Adventures into the Madness

Kindle vs. the iPad


The other day, I had to pull my head out of reading a long, academic blog and take my daughter to gymnastics. I really wanted to continue reading. Kindle usually goes with me to gymnastics, but its web browsing is very limited and I couldn’t assume I could get to the blog. The iPhone zapped up the content in a heartbeat, but the screen is so tiny that the scrolling and zooming quickly became very annoying. It was at that moment that I “got” the iPad (if it is anything like a giant iPhone). But I have yet to see it as a “Kindle-killer”.

To be fair, I do love my Kindle. It’s one of those devices that generates loyalty (like my TiVo).  And that is partly why Apple won’t “win” the e-reader audience until they prove that they’ve got the content to justify a switch.  The Sony e-reader is considered by many to be the superior device, but I don’t have one because I have no idea how one buys or installs books.  Barrier.  The end.  Apple will sell the iPad to their drooling early adopters for all those other reasons, not because of an e-reader ground surge (my prediction until I see their plans and marketing for how they’re going to sell books).  Kindle has captured attention exactly because it does NOT require early adopter attitudes to understand and use.  I think constantly back to the retired couple at the pool last summer who caught me reading my Kindle and came over to enthuse about theirs.  They were far from geeky, but they LOVED the kindle because they could take their “heavy” book club books with them when they traveled.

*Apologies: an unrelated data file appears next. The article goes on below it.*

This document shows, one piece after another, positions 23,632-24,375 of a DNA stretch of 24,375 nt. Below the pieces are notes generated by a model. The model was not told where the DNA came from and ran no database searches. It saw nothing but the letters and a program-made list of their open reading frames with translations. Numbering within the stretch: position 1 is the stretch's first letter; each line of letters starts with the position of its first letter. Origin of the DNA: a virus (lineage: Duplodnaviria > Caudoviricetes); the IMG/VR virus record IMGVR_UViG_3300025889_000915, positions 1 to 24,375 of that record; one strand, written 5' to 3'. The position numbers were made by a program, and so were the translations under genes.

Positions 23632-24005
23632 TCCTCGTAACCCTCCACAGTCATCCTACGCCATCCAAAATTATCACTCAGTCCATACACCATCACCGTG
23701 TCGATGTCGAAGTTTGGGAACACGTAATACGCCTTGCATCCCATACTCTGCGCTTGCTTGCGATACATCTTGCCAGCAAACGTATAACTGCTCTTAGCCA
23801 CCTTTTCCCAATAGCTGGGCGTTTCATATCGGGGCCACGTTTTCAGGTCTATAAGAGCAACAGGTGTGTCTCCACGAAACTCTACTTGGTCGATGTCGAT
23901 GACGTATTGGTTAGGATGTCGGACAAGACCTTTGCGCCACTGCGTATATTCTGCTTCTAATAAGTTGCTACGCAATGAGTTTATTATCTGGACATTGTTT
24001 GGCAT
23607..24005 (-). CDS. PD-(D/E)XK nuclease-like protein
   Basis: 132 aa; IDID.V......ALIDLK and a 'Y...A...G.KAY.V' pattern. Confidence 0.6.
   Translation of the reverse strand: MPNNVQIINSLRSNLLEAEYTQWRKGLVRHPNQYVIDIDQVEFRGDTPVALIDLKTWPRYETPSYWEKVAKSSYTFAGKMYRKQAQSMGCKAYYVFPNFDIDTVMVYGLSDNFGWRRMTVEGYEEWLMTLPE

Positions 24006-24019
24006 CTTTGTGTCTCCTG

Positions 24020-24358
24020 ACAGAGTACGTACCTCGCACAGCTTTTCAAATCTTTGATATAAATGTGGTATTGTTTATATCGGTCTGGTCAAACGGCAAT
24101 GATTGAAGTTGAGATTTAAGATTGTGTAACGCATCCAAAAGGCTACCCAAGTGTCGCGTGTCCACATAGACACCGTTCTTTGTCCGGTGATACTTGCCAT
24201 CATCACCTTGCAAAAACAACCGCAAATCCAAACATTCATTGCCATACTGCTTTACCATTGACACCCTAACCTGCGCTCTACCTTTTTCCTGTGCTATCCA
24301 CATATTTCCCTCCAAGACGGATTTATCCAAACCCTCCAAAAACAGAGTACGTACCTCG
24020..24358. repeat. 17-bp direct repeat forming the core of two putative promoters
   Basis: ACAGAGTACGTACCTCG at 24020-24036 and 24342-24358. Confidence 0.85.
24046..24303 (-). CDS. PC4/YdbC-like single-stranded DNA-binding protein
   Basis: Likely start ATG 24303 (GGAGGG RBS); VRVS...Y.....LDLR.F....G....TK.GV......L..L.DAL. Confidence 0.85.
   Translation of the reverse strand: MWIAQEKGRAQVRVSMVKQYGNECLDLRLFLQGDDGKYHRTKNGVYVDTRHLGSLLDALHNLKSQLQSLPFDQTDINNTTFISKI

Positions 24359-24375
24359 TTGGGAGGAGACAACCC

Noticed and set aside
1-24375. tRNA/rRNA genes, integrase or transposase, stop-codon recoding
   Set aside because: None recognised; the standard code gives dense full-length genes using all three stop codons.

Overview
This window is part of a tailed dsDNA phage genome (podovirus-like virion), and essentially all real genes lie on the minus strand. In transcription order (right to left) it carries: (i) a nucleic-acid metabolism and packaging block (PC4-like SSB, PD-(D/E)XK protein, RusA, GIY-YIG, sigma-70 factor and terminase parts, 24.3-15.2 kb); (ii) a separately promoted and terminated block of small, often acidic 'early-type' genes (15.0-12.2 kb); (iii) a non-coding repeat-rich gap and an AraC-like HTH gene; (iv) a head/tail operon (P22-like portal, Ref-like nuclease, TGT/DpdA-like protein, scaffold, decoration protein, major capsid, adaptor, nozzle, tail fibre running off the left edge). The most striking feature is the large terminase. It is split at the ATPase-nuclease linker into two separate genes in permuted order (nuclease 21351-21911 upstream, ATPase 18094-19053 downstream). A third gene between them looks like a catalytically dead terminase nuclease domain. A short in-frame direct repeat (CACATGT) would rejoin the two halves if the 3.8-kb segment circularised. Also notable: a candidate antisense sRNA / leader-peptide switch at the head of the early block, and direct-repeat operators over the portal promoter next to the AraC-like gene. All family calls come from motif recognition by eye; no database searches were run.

What Amazon has done that sets the bar high for future e-readers is that they have created more than just a device – they’ve created a library and the means to access it.  The device is admittedly flawed. The REAL value is the Kindle’s access to books.  Lots of books.  Books I actually want to buy.  And I can get them without plugging the thing into my computer.  I can buy on impulse, just like in a store.  I can email it my own stories and documents and read them.  The device itself really only offers one necessity: I can read comfortably for hours, just like from paper.

I can see a future where the iPad replaces my Kindle IF they meet the above criteria, if only to reduce device clutter.  Somehow, though, it seems like the thing developers miss consistently on the e-reader scene is that it’s the content that’s important.  I don’t expect Apple and Amazon to behave sensibly as the technology goes forward.  Instead of partnering on open standards for books, I fully expect that Apple will try to do their own store, their own incompatible e-book formats.

Which is a shame.  Remember the 90’s Apple/PC debate?  Where you decided what machine you got based on what software was available? Um, yeah.  Apple finally figured out on the desktop computing side that they could compete much more successfully by simply having the better machine (and UI) and actually helping the user port software across platforms.  Even the iPhone 3G took off only after Apple allowed independent developers to create content for it.  (see the theme?  content?) Maybe they’ll figure that out faster this time… yeah right.  Amazon constantly gets slammed for their devotion to a fairly boring, flawed device, but providing content (while unlauded) is where and why they’ve tipped many readers over to ebooks.

Are you getting this?  1 Device company + 1 Content company = Marriage made in heaven.  Let’s partner people!

posted under Frants

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